GCC salaries 2023: Wages expected to rise 5% amid buoyant hiring market

Technology remains the region’s most active sector for recruitment, survey finds

Strong market confidence and a boost in investments are expected to drive the GCC's hiring market this year. Getty Images
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Salaries across the GCC region are expected to rise by an average of 5 per cent in 2023 amid a buoyant hiring market that is being driven by strong market confidence and a boost in investments, according to recruitment specialist Hays Middle East.

Despite global economic uncertainty, the GCC has remained stable with continuous investment and diversification creating new jobs across multiple sectors, Sarah Dixon, managing director of Hays Middle East, said in the company’s 2023 GCC salary report on Tuesday.

“2023 promises to be a prosperous year for the labour market and the GCC in general,” Ms Dixon said.

“It’s now the region with one of, if not the most, positive economic outlooks for the coming years … this is positive news for jobseekers and a challenge for employers looking to attract and retain top talent.”

Last month, economists and analysts told the Abu Dhabi Economic Summit that inflation across the GCC was significantly lower than most advanced and emerging market economies.

“GCC economies, especially Saudi Arabia and the UAE, are in a ‘sweet spot’ with solid underlying economic growth, relatively low inflationary pressures, strong public finances and external accounts supported by high oil prices,” Simon Williams, chief economist at HSBC for Central and Eastern Europe, Middle East and Africa, said during the summit.

The global economic uncertainty has been fuelled by the Russia-Ukraine war, record-high inflation, rising interest rates and a cost-of-living crisis in many countries.

However, the GCC remained steadfast and continued to invest and grow, Hays said in the report, which polled almost 700 employers and about 1,400 candidates and employees.

About 74 per cent of employers in the GCC expect salaries within their organisation to increase this year by 5 per cent, Hays added.

Aside from salary, the benefits package is the number-one factor that attracts employees to a new role, the study found.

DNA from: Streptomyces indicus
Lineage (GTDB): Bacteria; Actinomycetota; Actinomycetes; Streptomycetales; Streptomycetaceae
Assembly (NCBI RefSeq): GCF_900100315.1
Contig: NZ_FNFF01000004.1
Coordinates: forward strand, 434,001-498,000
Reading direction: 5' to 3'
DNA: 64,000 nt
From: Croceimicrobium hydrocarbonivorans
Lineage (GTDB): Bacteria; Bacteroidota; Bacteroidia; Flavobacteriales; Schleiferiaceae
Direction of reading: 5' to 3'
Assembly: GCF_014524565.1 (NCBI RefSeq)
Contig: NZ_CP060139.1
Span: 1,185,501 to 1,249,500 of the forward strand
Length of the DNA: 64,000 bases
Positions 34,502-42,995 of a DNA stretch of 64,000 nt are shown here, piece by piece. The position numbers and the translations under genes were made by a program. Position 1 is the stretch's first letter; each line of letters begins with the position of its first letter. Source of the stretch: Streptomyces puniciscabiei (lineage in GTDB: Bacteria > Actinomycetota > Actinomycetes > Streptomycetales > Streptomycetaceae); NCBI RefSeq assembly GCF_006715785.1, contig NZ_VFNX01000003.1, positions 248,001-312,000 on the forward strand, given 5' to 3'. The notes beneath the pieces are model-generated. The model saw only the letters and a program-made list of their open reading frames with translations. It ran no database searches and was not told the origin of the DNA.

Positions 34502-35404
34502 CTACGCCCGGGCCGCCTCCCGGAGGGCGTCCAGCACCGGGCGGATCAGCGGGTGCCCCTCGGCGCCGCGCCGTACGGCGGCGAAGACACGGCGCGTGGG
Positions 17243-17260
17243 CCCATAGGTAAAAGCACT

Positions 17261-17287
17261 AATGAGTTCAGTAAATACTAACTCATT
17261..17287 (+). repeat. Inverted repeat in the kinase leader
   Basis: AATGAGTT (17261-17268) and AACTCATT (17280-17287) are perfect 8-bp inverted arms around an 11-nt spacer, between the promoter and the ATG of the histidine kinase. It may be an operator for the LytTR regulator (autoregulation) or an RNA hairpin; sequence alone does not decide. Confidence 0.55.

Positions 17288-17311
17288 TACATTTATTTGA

Flexible working, child education allowances and air tickets are the most valued benefits for employees, it added.

“Offering flexible working options is a viable way for employers to counter the fierce competition … professionals place work-life balance and flexible working as a top priority when looking for a new job,” Hays said.

“While only 49 per cent of organisations in the GCC currently offer remote or hybrid working options, 20 per cent of employers anticipate that employees will be required in the workplace more.”

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Meanwhile, technology remains the GCC’s most active industry sector for hiring, with 77 per cent of organisations increasing their headcount last year.

The hiring spree has been driven by consistent local and foreign direct investment in focus areas such as data, cyber security and cloud solutions, Hays said.

The positive hiring trend is in contrast to the global mass layoffs in the sector by companies such as Amazon, Facebook parent Meta Platforms, Twitter, Spotify and Intel, resulting in more than 125,600 workers being laid off this year alone, according to layoffs.fyi, which has been tracking technology sector job losses since the beginning of the pandemic.

In the UAE, the Arab world's second-biggest economy, companies will also accelerate hiring of Emiratis this year as they work towards meeting Emiratisation quotas and diversify their workforces, according to Hays.

In January, Sheikh Mohammed bin Rashid, Vice President and Ruler of Dubai, said the first phase of the UAE’s Emiratisation drive was a success after tens of thousands of Emiratis were successfully placed in private sector jobs last year.

In 2023, private sector companies in the UAE with at least 50 employees are required to add a total of 2 per cent of Emiratis to their workforce — 1 per cent by July 1 and another 1 per cent by the end of the year.

The UAE jobs market has made a strong recovery from the coronavirus-induced slowdown, boosted by the government’s fiscal and monetary measures.

Watch: Some of the stats behind the UAE's hiring boom

Some of the stats behind the UAE's hiring boom

Some of the stats behind the UAE's hiring boom

Saudi Arabia’s industrial sector is also expected to dominate the employment market this year, driven by the creation of new jobs through mega-projects such as Neom and a rise in the number of organisations setting up operations in the kingdom.

Hiring in Saudi Arabia’s non-oil sector in December increased at its fastest pace since 2018, driven by “robust” business activity, according to the Riyad Bank Saudi Arabia purchasing managers’ index.

The kingdom, which has the biggest economy in the Arab world, has created tens of thousands of new jobs as part of its plan to develop $1 trillion worth of new projects to meet its Vision 2030 plan of diversifying the economy away from hydrocarbons, according to the General Authority for Statistics.

“The industrial sector is expanding at an exponential rate,” Hays said.

“With the kingdom poised to take further advantage of its abundant natural resources and central geographical location, industrial diversification into new products and materials will lead to a focus on talent with experience, technical skills and operational knowledge.”

Updated: March 08, 2023, 6:19 AM